Hiking through sage in the dark was not much easier than hiking through aspen, but we trudged along. At times I felt as if I could identify Alyssa’s route just by following the pungent aroma of bruised sage.
We climbed to the top of the ridge before continuing along it. Around this time Rafee seemed to have taken a keen interest in Mt Tinnemaha across the drainage to our south. I’ve been aware of this peak for some time as I’d nearly wrecked my car a few years ago along Tinnemaha Creek Road trying to get to the Red Lake trailhead for an ascent of Split Mountain. The peak is often overlooked due to it’s minor prominence and its being literally overshadowed by several fourteeners (most notably, Split). I’d also heard of the peak because of an avalanche incident on one of its east gullies last spring and we were now mesmerized by the many steep gullies on its north and east aspects.
Hiking was miserable in my snow boots which were several sizes too large. I only ever used them when snowblowing the driveway, so I’d never much cared that they were the wrong size. I normally used them without socks despite the fact that my ankles chafed in them — I don’t think I ever wore them for more than 45 minutes at a time so why should it matter? Not only were my ankles feeling quite raw now but I also realized how little arch support they provided. I almost felt that I’d be better off hiking in my flip flops although I knew that, if nothing else, the boots were at least protecting me from the myriad scratches and burrs I’d otherwise accrue.
As the sun came up we had a view of both the Tinnemaha Creek drainage where we’d planned to climb as well as the east face of Birch. The route up the drainage appeared unnecessarily flat although it provided access to several gorgeous couloirs. The east face, however, appeared to have a mostly snow-free approach for at least a thousand feet followed by several obvious couloirs which we could climb to gain the plateau. It seemed to me that the east face was the more direct route although the drainage and south face would be likely more interesting skiing. Alyssa had made it clear throughout planning that she was more interested in the uphill than good skiing and would happily down climb anything she couldn’t ski (in the past I’ve heard her adorn herself “Tahoe’s greatest advocate of ice climbing). Rafee seemed to be in a defeatest mood and was skeptical about our prospects. I was feeling much less than 100% and didn’t want to push for an afternoon summit, knowing that, if Alyssa was down climbing, the descent would not be very quick, so we decided that we should change course and take the direct route up the east side.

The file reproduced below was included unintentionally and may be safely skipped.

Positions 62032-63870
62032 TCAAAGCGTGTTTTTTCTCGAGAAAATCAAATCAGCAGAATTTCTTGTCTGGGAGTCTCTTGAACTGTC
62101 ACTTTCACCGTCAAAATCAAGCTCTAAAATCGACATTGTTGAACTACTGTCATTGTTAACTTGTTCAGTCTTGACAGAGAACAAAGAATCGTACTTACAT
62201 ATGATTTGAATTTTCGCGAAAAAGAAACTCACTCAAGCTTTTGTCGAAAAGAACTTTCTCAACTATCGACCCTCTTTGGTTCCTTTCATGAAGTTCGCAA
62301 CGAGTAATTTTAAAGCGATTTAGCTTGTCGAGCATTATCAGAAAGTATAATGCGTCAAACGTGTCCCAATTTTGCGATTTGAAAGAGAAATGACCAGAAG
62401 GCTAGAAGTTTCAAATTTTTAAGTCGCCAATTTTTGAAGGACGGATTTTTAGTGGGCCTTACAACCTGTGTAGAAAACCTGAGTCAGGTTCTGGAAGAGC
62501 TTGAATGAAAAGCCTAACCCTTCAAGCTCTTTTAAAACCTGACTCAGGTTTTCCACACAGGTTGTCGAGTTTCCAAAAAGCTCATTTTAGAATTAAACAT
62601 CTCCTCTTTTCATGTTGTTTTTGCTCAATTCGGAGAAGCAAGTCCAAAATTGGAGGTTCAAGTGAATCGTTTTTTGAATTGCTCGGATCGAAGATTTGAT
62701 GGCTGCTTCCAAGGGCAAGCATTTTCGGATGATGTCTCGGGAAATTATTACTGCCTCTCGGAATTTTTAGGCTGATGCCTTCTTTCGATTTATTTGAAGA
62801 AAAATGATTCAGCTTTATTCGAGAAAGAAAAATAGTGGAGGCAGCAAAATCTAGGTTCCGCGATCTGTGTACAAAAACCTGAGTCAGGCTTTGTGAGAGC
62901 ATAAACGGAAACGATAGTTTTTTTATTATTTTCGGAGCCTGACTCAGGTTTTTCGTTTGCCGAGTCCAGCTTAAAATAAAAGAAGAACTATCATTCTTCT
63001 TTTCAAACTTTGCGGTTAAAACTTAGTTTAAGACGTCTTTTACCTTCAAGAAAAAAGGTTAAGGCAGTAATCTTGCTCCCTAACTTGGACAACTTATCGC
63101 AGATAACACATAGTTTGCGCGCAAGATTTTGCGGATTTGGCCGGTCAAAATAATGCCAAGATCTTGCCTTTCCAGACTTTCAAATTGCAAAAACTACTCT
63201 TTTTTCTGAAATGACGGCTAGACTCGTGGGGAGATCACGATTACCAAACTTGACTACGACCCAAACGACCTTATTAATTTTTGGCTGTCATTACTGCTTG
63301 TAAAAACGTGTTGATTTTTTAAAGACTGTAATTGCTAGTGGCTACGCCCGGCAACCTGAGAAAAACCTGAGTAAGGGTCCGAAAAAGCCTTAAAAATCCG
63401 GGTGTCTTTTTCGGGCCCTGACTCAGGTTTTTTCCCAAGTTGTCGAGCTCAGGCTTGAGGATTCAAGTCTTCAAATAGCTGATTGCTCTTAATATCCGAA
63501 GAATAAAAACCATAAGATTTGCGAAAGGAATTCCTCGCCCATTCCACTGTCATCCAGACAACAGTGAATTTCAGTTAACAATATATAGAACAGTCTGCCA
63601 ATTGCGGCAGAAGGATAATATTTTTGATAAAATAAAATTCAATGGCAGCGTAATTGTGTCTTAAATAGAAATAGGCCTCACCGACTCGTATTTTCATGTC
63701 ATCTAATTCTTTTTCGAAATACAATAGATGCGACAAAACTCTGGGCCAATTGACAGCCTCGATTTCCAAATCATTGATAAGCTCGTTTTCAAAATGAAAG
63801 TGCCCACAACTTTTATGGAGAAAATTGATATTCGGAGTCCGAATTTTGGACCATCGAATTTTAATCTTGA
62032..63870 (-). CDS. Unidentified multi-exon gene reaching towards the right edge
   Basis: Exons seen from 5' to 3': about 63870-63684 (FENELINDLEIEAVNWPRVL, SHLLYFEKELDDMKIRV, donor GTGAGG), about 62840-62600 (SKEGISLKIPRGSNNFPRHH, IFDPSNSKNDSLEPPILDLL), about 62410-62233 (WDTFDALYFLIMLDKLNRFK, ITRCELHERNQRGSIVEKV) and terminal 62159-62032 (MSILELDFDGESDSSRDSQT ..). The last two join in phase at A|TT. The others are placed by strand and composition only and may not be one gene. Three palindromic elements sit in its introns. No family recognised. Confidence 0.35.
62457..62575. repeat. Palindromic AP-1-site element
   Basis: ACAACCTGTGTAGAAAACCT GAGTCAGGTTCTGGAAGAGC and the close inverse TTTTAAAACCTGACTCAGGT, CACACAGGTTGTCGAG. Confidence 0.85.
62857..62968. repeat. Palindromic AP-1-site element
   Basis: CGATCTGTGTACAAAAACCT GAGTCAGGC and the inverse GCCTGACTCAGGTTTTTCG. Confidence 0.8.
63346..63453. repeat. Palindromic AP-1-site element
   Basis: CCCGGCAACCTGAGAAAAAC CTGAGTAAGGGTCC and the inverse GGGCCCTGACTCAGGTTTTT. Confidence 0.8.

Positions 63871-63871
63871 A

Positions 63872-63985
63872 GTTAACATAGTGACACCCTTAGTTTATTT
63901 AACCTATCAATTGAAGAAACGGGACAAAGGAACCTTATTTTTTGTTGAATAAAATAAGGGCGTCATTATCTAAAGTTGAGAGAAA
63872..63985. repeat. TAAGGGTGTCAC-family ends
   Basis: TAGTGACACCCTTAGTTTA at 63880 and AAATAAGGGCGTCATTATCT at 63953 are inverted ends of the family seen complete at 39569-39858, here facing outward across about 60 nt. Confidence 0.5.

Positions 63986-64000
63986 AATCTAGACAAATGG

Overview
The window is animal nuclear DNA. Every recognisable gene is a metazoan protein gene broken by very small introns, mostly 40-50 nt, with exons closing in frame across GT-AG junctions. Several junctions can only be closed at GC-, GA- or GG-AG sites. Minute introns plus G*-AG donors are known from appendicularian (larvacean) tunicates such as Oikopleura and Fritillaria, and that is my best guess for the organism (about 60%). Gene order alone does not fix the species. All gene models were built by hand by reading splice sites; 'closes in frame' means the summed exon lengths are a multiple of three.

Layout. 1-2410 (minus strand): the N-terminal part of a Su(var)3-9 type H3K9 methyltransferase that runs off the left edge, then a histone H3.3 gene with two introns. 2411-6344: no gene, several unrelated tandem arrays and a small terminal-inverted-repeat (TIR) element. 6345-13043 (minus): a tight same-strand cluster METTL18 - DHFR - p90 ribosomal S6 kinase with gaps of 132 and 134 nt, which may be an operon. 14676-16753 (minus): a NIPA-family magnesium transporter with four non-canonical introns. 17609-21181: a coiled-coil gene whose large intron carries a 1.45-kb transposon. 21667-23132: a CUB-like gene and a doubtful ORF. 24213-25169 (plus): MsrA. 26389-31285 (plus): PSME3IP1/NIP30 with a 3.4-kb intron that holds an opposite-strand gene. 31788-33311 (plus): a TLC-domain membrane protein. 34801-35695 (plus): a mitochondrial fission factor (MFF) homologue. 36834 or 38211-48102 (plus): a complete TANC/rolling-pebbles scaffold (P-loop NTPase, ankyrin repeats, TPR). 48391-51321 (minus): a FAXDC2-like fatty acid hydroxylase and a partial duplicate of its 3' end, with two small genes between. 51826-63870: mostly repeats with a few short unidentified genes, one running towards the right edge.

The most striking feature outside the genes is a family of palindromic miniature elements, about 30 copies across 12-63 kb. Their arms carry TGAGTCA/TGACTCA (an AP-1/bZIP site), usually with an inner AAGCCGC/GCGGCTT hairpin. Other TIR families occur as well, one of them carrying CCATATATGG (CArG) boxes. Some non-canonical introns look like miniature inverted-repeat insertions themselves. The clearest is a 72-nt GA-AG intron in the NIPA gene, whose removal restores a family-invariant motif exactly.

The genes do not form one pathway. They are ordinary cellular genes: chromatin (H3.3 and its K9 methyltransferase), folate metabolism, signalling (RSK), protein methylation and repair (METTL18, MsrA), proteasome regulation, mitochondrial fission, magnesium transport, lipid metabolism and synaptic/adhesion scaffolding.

We continued along the ridge, Rafee opting to stick along the north side along mostly solid snow and Alyssa generally opting to stick along the crest and the south side. I flirted with both sides, sticking behind Alyssa until I got annoyed with the dense sage and then following Rafee until I got tired of the occasional surprise posthole. We reached an area where outcroppings of granite interrupted the ridge and attempted to circumvent them on the right because the left side appeared quite steep. However as we went further right the snow became increasingly rotten and difficult to traverse. Eventually we turned directly uphill through the granite.
We found a flat spot among the granite and I stopped to put on the ski socks Rafee had lent me and to switch into my ski boots now that we were likely to be on snow for the rest of the day. After several hundred feet I began to fantasize about reaching the plateau several thousand feet above us when we’d be able to ditch our heavy packs and continue toward the summit unburdened. Rafee asked me if I thought we could switch to skinning and I admitted that I’d been thinking about it for a while. Now that we were clear of the granite outcroppings the snow was more continuous so I decided to transition and Rafee followed suit.